There’s a fine line between “tweaking” your job title and completely misrepresenting what you do for a living. The first is acceptable, as long as your stated occupation accurately describes your profession, while the second is plainly insurance fraud.
Things drivers lie about on an application
This isn’t an exhaustive list, but these are a few of the more common issues that some drivers lie about.
- Car mods – withholding details of modifications (mods) that add value or increase your car’s performance.
- Class of use – for example, applying for Social Domestic and Pleasure use, when you also use the car for commuting or business travel.
- Fronting – trying to get a cheaper premium for your son or daughter by listing them as a named driver when they are actually the main driver.
- Where the car is parked overnight – for example, claiming that your car is parked on a driveway when it is actually parked on the road
- Claims and convictions – not disclosing all unspent convictions or previous claims.
- Information you might not realise should be disclosed after a policy has started
When should you tell your insurer about relevant information?
Insurance fraud doesn’t just happen on new policy applications. Did you know that you’re also obliged to disclose relevant information to your insurer during the term of an existing policy? And at renewal? Remember to let your broker or insurer know as soon as possible about things like:
- Any increase in your average annual mileage.
- Changes to your address or where the car is parked.
- Changes to your job title or anyone else named as a driver.
- Relevant information about medical conditions that arise after the policy started
- Accidents or damage to your car, especially if a third party was involved, even if you don’t make a claim.
- New penalty points or convictions for yourself or any named driver.
If you don’t keep your insurer updated with this kind of relevant information, they could refuse to renew your car insurance. Your policy may even be cancelled or voided mid-term if it comes to light, perhaps after a claim.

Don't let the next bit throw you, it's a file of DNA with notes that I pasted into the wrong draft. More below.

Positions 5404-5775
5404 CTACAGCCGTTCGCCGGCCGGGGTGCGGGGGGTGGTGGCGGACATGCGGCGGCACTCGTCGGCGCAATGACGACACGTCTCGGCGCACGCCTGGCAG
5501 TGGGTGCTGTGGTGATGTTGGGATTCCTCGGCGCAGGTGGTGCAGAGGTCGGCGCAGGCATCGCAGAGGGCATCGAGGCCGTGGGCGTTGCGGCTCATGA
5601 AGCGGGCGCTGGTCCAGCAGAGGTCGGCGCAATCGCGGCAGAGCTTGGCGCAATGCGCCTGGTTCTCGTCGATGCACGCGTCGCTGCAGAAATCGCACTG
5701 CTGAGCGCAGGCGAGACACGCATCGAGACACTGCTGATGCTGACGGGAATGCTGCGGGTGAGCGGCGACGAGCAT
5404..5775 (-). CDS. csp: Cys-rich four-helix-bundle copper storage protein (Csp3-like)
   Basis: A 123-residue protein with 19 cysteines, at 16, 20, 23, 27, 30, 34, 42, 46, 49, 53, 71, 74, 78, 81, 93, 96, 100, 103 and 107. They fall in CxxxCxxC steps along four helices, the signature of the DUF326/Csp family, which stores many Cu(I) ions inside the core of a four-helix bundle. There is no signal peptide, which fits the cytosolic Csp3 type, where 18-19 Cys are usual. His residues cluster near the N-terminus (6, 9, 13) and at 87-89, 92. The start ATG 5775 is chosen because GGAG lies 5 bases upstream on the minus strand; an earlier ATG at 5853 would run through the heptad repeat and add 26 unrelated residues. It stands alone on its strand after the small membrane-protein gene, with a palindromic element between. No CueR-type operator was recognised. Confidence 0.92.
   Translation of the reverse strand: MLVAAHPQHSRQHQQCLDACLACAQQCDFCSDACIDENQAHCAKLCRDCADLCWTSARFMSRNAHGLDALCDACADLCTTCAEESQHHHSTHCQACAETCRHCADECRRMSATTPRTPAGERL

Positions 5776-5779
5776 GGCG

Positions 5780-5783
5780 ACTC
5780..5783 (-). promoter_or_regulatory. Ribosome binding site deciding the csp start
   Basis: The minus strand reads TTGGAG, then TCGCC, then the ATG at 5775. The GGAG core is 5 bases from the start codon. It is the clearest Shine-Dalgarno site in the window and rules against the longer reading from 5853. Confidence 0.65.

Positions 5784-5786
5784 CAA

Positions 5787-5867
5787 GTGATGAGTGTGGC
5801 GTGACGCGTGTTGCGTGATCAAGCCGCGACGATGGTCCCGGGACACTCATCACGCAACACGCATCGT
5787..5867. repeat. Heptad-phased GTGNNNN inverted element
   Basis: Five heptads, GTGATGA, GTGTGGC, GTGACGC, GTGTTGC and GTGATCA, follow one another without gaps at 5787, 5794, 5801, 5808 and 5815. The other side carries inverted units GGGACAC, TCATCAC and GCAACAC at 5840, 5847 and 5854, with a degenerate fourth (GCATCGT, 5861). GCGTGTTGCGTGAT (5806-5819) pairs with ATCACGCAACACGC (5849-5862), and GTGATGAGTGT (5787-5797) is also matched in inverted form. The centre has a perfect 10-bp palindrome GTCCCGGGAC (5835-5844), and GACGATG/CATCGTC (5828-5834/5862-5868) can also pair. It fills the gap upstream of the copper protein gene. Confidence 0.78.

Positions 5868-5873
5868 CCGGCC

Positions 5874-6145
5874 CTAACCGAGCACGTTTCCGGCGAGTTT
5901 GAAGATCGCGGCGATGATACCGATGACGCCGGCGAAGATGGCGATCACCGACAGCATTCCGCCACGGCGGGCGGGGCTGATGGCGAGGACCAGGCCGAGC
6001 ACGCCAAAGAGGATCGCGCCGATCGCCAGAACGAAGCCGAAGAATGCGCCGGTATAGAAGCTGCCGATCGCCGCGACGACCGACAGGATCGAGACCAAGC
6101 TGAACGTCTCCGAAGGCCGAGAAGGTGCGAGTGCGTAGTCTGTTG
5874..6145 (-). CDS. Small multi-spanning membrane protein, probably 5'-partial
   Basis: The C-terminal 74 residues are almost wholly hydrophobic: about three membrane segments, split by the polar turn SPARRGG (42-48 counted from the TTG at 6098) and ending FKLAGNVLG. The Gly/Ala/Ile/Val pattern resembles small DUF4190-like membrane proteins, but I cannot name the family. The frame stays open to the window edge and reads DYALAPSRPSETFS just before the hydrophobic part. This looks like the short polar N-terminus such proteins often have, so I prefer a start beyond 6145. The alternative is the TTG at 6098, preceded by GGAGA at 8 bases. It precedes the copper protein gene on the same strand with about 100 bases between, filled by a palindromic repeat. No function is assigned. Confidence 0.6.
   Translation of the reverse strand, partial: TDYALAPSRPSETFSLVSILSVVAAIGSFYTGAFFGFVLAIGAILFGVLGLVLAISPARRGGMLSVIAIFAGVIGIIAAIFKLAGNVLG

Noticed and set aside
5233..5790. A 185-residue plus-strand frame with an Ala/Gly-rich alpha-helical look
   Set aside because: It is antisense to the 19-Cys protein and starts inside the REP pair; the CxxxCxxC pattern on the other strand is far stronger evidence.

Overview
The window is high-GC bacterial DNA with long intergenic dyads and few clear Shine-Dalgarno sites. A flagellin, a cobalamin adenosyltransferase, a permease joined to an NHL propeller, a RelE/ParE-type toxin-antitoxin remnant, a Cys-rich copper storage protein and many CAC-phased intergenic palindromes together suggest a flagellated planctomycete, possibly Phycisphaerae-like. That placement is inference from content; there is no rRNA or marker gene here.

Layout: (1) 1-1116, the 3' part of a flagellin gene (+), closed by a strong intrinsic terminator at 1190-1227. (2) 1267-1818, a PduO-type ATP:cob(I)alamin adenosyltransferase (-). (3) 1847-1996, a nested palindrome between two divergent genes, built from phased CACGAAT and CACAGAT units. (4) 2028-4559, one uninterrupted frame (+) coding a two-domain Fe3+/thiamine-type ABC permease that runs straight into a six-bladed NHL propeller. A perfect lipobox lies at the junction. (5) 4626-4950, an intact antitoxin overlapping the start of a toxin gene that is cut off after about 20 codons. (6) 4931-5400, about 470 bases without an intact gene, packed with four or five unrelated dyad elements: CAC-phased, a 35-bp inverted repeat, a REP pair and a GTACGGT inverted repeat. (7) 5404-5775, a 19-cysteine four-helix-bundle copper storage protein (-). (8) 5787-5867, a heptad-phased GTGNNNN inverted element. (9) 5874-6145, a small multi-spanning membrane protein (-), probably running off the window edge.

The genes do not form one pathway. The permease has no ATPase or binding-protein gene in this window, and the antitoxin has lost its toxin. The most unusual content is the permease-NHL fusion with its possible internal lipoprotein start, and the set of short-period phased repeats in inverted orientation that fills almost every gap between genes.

Honest mistakes on insurance applications
Insurers understand that honest mistakes do happen. But even inadvertent errors on an application can lead to a the insurer refusing, cancelling or voiding a policy if they decide they no longer want your business.
The consequences of making a mistake on your insurance application can be as serious as intentionally lying. Take care to have accurate information ready before you begin the quote process.
Will an insurance company know if you’ve lied on your application?
Most insurers these days ask you to share your driving licence details with them. This enables them to quickly check penalty points and motoring conviction records against a DVLA database. That way, insurers don’t have to rely on an applicant’s memory or honesty; they can offer every driver a more accurate premium.
Of course, some drivers lie or withhold information about things that an insurance company can’t check at the application stage. However, if this comes to light later on, perhaps when a claim is made, you could still face the consequences that we outlined earlier.
Don’t worry if you’ve got a less-than-perfect driving history. We’re well placed, through our contacts and our experience, to find affordable quotes for drivers who might struggle elsewhere.